According to Greene, being within six feet or less of someone with COVID-19 for 10 minutes or longer greatly increases the risk of exposure. With the eight positive cases in Watauga County, Greene estimates that roughly 16 to 20 people were quarantined as close contacts of the eight individuals.
AppHealthCare also takes additional steps to protect emergency personnel in the community. Addresses where someone is quarantined or in isolation with COVID-19 are flagged as a way to try and protect police officers, firefighters, and emergency medical staff so they will know to wear additional personal protective equipment.
The health department encourages anyone who thinks they might have COVID-19 to reach out to a healthcare provider, whether it be their family doctor or through the telehealth options with Watauga Medical Center. Greene says that their focus will be a lot more concentrated on contact tracing than on testing for new cases.
Medical personnel has to think about their own safety as well. “As you manage testing, you have to manage your personal protective equipment too. It takes equipment to be able to effectively protect the healthcare worker who is taking the sample to test,” said Greene.
Reopening North Carolina
The next question to be answered will be where does North Carolina go from here? Gov. Cooper’s stay-at-home order was extended to May 8 when a phased reopening is expected to begin. Tennessee, Georgia, and South Carolina have all started reopening numerous businesses this week.
“I think the governor has made a wise decision to slowly reopen. The phased approach makes good sense to me. However, seeing the other states surrounding us loosening things up could certainly affect North Carolina’s (positive test) numbers as well,” said Greene.
Greene added that she expects the state to release additional demographic information on the positive tests that have been counted throughout the state as North Carolina prepares to reopen.
“The state has been thinking very carefully about the information we have been collecting and I think that we will see them posting more information as soon as this week that has more detail about cases. We are trying very hard to make sure we are not compromising patient privacy either, and that is a hard balance during all of this,” Greene said.
Locally, the AppHealthCare board plays a major role in the information gathered and shared with the state, and the information shared to the general public for their safety. David Triplett is the board chairman and county commissioner Perry Yates is on the board as well as other representatives from Watauga, Ashe, and Alleghany counties. The board will have calls with county and town managers and will share public health guidance that they receive from state epidemiologists.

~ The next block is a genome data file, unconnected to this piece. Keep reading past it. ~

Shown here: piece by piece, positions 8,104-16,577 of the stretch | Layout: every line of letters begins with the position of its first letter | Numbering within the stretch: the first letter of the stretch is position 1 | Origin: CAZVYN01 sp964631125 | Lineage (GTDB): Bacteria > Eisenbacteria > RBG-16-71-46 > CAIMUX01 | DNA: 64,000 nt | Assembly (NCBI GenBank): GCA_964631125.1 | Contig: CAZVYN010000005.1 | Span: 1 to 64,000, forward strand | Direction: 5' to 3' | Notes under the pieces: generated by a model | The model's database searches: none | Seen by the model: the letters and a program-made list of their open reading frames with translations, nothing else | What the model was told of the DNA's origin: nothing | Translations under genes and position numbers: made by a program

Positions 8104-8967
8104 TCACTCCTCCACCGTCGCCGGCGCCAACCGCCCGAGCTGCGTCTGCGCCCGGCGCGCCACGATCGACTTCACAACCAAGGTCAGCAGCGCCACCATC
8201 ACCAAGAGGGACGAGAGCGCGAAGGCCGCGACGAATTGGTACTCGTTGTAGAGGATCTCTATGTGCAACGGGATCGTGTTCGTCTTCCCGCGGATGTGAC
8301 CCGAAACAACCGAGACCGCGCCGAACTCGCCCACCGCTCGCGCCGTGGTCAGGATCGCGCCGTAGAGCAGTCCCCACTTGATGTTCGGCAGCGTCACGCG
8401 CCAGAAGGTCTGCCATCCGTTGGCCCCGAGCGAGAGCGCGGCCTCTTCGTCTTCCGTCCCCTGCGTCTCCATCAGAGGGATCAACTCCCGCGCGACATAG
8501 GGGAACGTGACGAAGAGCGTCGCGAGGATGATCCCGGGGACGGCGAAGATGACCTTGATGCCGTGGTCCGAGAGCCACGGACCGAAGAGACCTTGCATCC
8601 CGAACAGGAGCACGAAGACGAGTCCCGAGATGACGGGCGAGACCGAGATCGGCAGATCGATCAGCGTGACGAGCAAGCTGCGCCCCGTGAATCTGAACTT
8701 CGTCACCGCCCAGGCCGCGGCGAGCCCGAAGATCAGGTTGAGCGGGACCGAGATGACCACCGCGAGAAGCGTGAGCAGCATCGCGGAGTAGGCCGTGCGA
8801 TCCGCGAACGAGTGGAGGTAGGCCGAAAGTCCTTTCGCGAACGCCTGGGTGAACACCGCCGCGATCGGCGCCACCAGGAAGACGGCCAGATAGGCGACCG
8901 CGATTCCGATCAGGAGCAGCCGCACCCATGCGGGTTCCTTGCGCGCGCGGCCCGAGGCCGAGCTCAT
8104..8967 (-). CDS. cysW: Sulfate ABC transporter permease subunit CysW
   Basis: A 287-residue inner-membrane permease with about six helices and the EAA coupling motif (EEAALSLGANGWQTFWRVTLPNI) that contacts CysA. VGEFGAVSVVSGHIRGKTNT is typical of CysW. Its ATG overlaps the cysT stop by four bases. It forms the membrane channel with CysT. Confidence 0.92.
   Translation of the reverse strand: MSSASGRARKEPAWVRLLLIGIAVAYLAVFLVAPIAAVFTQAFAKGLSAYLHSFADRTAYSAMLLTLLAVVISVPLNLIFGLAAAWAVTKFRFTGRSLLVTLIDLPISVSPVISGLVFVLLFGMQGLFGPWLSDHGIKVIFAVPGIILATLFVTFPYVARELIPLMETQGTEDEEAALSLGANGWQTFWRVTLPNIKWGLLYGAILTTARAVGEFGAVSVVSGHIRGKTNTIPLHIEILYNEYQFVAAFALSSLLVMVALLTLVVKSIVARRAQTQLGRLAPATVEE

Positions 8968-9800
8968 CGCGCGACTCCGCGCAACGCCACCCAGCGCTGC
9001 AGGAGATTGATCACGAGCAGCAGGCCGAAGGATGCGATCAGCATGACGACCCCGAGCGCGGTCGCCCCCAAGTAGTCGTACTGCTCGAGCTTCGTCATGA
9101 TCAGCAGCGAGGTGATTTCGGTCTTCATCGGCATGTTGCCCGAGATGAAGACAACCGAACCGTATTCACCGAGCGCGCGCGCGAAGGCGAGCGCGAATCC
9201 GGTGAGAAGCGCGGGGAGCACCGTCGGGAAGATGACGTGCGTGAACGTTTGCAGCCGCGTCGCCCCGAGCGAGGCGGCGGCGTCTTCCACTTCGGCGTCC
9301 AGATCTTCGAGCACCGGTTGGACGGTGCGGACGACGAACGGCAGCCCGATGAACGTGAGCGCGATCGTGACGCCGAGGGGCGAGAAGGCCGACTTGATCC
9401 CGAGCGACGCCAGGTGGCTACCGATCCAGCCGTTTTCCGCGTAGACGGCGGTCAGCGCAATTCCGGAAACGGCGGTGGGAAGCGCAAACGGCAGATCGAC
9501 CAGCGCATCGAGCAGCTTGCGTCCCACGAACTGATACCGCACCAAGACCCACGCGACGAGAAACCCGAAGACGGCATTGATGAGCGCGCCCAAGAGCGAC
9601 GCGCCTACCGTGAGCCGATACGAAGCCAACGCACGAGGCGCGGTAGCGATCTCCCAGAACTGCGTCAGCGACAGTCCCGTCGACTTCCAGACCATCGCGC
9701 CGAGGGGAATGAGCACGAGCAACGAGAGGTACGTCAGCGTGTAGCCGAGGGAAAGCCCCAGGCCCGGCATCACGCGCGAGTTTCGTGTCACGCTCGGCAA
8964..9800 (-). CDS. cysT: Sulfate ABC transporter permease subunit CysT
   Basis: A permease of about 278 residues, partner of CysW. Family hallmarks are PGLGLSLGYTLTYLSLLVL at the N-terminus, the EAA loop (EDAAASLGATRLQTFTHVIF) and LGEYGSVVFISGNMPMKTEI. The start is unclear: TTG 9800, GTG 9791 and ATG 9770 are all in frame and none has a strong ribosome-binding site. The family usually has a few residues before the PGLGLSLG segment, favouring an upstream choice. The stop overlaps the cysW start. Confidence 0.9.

“We’re trying very hard to connect with each other. It’s affecting our whole community so our goal is to coordinate as much as we can and hear what other people are hearing and listen to feedback,” Greene says.
Contact tracing is what the focus will be on now and while it is something that will be very labor-intensive, it is something that AppHealthCare and other health organizations in the state will take seriously as efforts begin to find some sort of new normalcy for dining out, shopping and recreational activities.
“We have a very important role here. Everybody takes this very seriously. They care about this community very much, as do I. I am a Watauga resident and have worked in this public health agency for nearly 16 years and I care a lot about these people,” said Greene. “We are going to be giving it our best. Our nurses have been taking calls 24/7. Much of our staff hasn’t had a day off in a couple of months now. They are committed and one of our core values here is community and another is service. We have people who are in this that believe in public health and want to do the right thing for their community. I think that is really important right now.”